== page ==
Structuring our GDPR project

As mentioned in our previous blog post about our GDPR project plan, we structured our implementation plan in 14 sub-projects.

In this blog post we’ll take a look at the first of these sub-projects.

Mapping status compared to the Regulation

The foundation for the sub-projects was (of course) the requirements in the GDPR Regulation, which we had mapped in subproject # 1: Compliancy Status Tables mapping Runbox’ status compared to regulations.

In order to prepare ourselves, we did that before the final regulation was decided. We also did this for the requirements from the Norwegian Personal Data Regulation at that point in time.

Of course, the mapping had to be made compliant with the final version of the GDPR after the EU decision in 2016 – and so we did.

Controller and processor

At that point in time, we had our project nicely structured in the 14 sub-projects mentioned above. That was pretty easy, because of the mapping we had done. An important fact in this context, is that Runbox is a controller and a processor as well, depending on the circumstances, according to the GDPR definitions. It was important to be exact about where and when.

Subprojects definitions and delimitations

In the GDPR we found some important points that we had to consider:

  • Our agreement with our main processor, Copyleft Solutions – and what about the agreements with our affiliates, partners and the like? Are confidentiality clauses regarding protection of personal data adequate any longer?
  • Do our Terms of Service and Privacy Policy correspond to the new requirements?
  • What changes have to be done in our systems to fulfill GPDRs requirement regarding customers’ rights?
  • Do we have a systematic documentation of our systems, and what about access control?
  • Does our information security policy cover the necessary elements, and is our risk analysis up to date?
  • What about the processing of personal data we do for internal processing? Obviously it was necessary to take a look into the agreements we have with internal and external personnel.
  • What about the internal control mechanism we have – do they comply?

Those points (and some more) made the foundation for establishing delimitations between each sub-project, which we will continue blogging about in the weeks to come.

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The secret behind Runbox 7’s speed

Runbox 7 SpeedRunbox 7 Webmail recently entered open beta, and if you haven’t tried it yet you are missing out!

When you log into Runbox 7 the first thing you’ll notice — aside from its beautiful design — is the speed.

Your folders and messages will load instantly, and no matter how many messages you have the message list will scroll without delay and without any limit.

Gone are the days of waiting for the next screen-full of messages to load, or having to click to navigate between pages. Switching between folders, sorting the message list, and moving messages — any action you perform is executed instantly.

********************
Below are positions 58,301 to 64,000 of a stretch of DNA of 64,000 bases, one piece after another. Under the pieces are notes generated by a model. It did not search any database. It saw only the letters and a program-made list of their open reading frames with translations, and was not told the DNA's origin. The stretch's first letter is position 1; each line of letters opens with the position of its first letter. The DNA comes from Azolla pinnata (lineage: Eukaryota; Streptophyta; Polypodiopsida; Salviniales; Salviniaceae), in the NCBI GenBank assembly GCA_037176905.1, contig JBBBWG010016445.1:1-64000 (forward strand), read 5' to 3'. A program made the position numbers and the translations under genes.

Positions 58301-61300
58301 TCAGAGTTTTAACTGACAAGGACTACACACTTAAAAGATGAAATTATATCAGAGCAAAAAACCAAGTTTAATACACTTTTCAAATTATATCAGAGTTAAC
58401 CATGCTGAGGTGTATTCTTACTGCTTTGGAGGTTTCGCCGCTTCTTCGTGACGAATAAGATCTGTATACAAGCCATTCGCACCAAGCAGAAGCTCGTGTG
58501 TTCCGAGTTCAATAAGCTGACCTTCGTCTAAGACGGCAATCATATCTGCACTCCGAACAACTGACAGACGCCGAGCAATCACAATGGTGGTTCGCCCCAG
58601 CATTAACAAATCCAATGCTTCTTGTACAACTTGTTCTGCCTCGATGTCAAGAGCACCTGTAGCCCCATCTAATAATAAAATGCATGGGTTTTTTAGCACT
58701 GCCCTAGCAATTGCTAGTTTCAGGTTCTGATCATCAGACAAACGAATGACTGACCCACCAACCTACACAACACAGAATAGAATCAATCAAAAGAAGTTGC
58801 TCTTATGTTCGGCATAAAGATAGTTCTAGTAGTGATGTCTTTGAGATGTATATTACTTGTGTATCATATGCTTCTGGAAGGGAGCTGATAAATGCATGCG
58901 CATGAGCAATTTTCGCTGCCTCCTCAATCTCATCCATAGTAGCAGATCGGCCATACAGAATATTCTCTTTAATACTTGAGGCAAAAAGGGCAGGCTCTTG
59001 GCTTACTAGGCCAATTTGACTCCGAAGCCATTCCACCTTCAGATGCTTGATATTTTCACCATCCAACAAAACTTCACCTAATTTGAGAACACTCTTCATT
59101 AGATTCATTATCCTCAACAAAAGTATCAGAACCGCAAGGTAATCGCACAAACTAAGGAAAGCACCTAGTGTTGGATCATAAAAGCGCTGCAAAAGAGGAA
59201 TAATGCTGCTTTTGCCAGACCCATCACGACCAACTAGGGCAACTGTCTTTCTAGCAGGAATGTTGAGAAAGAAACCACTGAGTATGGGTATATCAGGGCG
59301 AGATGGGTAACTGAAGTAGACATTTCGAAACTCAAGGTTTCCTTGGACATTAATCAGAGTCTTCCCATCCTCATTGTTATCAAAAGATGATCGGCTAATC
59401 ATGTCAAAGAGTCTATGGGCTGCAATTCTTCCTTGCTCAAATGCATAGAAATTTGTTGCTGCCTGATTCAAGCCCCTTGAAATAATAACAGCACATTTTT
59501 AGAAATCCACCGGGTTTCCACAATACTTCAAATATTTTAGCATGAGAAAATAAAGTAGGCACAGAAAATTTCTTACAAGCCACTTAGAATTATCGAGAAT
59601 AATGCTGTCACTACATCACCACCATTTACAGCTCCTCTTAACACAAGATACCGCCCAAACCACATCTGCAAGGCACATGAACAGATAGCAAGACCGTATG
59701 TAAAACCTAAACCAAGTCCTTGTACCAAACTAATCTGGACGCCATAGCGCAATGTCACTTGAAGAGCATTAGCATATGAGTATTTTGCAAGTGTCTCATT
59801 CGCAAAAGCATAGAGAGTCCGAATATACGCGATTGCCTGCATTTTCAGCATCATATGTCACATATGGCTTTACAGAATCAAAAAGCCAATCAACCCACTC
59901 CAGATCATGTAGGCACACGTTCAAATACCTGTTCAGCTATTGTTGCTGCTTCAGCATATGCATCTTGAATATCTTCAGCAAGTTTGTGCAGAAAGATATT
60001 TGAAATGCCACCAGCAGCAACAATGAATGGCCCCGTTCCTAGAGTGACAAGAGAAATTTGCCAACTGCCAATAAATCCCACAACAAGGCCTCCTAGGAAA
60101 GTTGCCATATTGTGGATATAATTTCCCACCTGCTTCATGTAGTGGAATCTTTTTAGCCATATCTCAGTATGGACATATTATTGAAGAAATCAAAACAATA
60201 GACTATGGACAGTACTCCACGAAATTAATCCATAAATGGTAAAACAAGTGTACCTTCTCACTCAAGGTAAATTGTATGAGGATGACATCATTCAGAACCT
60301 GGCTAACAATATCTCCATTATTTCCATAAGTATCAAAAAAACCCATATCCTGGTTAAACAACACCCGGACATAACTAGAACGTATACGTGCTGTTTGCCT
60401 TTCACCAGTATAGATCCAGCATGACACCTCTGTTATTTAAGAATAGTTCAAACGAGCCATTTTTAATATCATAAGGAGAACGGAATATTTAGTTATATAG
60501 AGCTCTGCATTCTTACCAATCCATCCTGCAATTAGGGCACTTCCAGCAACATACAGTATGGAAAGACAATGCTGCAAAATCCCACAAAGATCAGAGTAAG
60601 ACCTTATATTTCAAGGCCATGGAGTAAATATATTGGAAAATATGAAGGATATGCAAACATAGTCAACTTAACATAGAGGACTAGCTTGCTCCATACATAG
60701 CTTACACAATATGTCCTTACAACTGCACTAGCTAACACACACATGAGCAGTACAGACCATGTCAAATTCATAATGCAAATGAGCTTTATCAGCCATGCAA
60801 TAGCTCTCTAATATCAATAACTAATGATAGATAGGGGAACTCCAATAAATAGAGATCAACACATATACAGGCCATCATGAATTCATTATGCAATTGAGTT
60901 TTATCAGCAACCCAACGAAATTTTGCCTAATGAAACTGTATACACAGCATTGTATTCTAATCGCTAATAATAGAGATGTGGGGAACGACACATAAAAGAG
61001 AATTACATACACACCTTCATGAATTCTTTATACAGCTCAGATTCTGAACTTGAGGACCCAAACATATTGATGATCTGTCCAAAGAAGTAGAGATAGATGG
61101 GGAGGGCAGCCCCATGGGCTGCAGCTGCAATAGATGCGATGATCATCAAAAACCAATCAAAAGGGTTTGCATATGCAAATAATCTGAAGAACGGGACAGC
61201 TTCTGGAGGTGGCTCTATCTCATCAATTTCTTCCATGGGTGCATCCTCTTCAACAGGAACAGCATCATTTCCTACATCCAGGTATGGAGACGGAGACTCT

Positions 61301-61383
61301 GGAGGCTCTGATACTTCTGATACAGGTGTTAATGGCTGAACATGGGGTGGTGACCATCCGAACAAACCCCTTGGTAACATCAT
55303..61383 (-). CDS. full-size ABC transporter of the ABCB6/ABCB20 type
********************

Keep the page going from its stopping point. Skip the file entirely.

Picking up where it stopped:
Runbox 7 Speed from Runbox on Vimeo.

And the message search is lightning fast — results will show up immediately while you type into the search field. Combined with message threading and inline message previews, this makes email management extremely efficient with Runbox 7.

Under the hood

WebAssembly LogoWe have modified Xapian by porting Xapian to WebAssembly using the C to WebAssembly compiler from emscripten, which lets it run both in NodeJS on the server and in the browser. Our fork of Xapian will be merged into Xapian’s repository on Github so that it will become available for others to use.

Xapian logoThis is accomplished by utilizing a custom version of the open source Xapian email indexer. We have always been impressed with Xapian’s processing speed, reliability, and adaptability, and it’s ability to index large amounts of messages.

The Runbox 7 Webmail App is open source and is available in our main repo at https://github.com/runbox/runbox7. We encourage you to check out our code base, and invite you to join the Runbox revolution by getting involved in our growing community at https://community.runbox.com!

A separate repo at https://github.com/runbox/runbox-searchindex generates the xapian.wasm module in WebAssembly in C++.

The Xapian database is stored in the browser using IndexedDB, which is available through the IDBFS file system of emscripten.

Combined with a central message database and the use of websockets, this allows the indices to stay in sync when new email arrives on the server and when changes are made locally.

The user interface

The power of the WebAssembly Xapian port is matched by the message listing which is written in HTML5 Canvas. This makes it possible to handle large tables and quick re-rendering, and provides good control of the rendering process.

Ordinary HTML tables would suffer slowdown penalties on sorting, filtering, and resizing, and would require pagination, and would not be efficient enough for our needs.